To create an optimal patient experience, you must prevent and treat post-operative joint and muscle pain.

2 Ways to Create a More Optimal Experience for Your Patients

The sensations a patient has after leaving the office and completing treatment are often the most important measure they have of success or failure. So what can we do in this space to create more optimal treatment experiences?

by Dr. Lee Ann Brady

Pain is not a case outcome that any dentist can bargain with or avoid entirely. When a patient experiences post-operative sequela, they will naturally begin to wonder how well the treatment went. They think: If it hurts this bad, did my dentist do a bad job?

Because of this, it’s imperative to prevent and treat issues like post-operative jaw and muscle problems. Even the best dental procedure carries risk, so we must account for this and strive to make patients comfortable even for the period after they leave our office.

Range of Motion Measurement: A Key Risk Assessment Tool

Range of Motion Measurement: A Key Risk Assessment Tool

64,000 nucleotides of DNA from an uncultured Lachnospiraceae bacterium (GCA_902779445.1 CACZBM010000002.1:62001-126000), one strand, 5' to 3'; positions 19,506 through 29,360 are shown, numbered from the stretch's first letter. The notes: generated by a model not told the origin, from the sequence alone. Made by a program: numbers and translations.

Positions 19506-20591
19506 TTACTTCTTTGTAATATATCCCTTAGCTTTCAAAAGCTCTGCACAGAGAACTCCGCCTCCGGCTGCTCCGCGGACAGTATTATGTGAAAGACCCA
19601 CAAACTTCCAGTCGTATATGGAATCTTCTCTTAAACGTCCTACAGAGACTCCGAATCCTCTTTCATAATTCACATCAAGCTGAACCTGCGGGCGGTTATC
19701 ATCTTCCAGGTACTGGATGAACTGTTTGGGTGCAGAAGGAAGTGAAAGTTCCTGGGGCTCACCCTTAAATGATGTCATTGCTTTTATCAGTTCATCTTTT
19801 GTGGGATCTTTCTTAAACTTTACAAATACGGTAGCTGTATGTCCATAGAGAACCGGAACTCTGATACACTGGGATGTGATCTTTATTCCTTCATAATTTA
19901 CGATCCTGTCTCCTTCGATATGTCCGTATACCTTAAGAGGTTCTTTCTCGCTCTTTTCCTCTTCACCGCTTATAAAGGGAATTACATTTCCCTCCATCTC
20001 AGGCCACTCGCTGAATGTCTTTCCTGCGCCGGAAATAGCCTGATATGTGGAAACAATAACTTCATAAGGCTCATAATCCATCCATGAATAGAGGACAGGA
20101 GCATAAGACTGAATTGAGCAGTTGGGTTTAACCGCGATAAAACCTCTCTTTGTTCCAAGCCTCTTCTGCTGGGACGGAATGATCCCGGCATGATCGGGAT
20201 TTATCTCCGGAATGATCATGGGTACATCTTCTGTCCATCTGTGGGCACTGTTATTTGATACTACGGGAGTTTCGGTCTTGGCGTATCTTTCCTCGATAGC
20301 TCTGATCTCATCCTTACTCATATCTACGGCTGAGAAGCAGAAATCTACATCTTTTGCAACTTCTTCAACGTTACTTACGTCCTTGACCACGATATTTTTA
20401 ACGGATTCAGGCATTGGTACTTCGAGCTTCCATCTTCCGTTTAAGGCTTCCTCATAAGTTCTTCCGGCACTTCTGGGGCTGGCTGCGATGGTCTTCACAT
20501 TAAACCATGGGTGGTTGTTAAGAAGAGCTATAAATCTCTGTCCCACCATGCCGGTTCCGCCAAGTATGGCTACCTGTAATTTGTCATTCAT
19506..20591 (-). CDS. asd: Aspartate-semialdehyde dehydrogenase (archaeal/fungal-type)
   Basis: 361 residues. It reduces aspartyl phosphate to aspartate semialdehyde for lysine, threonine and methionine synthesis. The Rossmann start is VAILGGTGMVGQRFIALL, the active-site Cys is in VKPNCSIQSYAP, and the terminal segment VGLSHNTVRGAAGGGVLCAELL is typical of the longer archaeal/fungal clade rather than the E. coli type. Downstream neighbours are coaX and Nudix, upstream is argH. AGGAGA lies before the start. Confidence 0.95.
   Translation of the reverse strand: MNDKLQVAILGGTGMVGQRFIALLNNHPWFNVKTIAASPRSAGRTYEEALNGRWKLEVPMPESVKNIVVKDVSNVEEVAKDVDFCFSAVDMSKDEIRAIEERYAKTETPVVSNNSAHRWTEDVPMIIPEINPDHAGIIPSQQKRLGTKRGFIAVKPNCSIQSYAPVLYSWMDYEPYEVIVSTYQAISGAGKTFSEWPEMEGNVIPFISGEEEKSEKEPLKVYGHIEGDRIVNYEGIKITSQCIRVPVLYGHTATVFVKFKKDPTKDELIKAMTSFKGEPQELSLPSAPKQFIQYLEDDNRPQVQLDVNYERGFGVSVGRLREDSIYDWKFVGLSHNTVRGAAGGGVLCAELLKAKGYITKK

Prevent and Manage for Optimal Success

Patients will be less likely to remain your patients if the result of treatment is any level of acute or chronic pain. With joint/muscle trauma (usually referred to as JAMSS), the best course is to try to prevent it from occurring.

Assess your patients’ risk factors for JAMSS and make them aware that if they experience any symptoms, they should come back to the office immediately.

Recognize and Treat Joint/Muscle Trauma

If a patient communicates that they’ve been experiencing JAMSS, you must see them as quickly as possible to begin the process of evaluating and managing the discomfort. There are useful protocols that help with preventing these issues from the onset, but sometimes JAMSS is unavoidable.

The most important thing is that you actively convey post-operative possibilities with patients and assist them when that possibility becomes reality.

3 Steps for Success: (1): Figure out if a patient is at risk. (2): Determine whether an appliance would tip the scales toward better recovery. (3): Learn when to complete a more in-depth functional exam.

How do you deal with post-operative problems when they occur in your dental practice? We’d love to hear your thoughts!

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